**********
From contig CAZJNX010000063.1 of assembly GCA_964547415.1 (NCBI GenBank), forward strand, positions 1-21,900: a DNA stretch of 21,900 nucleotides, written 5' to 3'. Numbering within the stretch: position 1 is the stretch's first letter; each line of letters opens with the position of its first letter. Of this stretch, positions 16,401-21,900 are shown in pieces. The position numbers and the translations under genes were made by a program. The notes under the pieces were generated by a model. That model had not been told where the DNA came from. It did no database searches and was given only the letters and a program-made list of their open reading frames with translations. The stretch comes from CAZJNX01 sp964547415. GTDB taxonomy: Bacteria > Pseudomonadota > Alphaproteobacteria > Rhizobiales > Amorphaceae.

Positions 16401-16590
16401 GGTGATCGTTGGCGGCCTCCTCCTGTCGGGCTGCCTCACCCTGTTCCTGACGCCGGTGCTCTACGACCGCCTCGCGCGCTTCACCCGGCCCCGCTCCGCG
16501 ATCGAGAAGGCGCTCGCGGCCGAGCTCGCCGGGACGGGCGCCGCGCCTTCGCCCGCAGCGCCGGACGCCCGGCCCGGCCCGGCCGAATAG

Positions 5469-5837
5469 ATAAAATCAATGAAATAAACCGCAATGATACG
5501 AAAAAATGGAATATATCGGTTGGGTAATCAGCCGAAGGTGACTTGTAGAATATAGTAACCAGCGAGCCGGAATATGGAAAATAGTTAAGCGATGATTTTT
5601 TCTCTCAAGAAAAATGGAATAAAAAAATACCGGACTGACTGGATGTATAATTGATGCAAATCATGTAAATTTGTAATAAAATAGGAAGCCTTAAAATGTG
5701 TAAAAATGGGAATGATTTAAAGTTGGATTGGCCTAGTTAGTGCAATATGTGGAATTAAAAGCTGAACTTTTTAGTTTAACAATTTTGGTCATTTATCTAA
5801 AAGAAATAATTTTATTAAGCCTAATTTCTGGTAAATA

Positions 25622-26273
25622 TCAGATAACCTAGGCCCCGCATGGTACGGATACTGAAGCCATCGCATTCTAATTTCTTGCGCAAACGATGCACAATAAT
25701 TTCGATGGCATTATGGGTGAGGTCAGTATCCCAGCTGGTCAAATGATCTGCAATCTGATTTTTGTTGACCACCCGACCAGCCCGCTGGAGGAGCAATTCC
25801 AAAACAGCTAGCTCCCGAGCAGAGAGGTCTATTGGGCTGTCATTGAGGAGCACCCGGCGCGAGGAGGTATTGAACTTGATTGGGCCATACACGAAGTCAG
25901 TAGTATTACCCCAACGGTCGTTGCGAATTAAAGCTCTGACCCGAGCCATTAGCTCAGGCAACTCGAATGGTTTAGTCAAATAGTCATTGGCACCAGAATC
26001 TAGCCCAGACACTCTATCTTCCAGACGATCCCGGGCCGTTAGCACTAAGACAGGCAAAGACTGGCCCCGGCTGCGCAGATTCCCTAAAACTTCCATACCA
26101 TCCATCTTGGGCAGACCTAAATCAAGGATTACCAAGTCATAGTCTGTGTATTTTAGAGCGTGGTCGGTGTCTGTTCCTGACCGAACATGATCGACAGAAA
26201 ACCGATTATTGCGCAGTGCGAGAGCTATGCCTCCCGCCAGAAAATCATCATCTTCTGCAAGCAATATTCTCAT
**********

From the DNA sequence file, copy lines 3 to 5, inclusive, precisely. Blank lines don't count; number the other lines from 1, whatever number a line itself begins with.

16401 GGTGATCGTTGGCGGCCTCCTCCTGTCGGGCTGCCTCACCCTGTTCCTGACGCCGGTGCTCTACGACCGCCTCGCGCGCTTCACCCGGCCCCGCTCCGCG
16501 ATCGAGAAGGCGCTCGCGGCCGAGCTCGCCGGGACGGGCGCCGCGCCTTCGCCCGCAGCGCCGGACGCCCGGCCCGGCCCGGCCGAATAG

Positions 5469-5837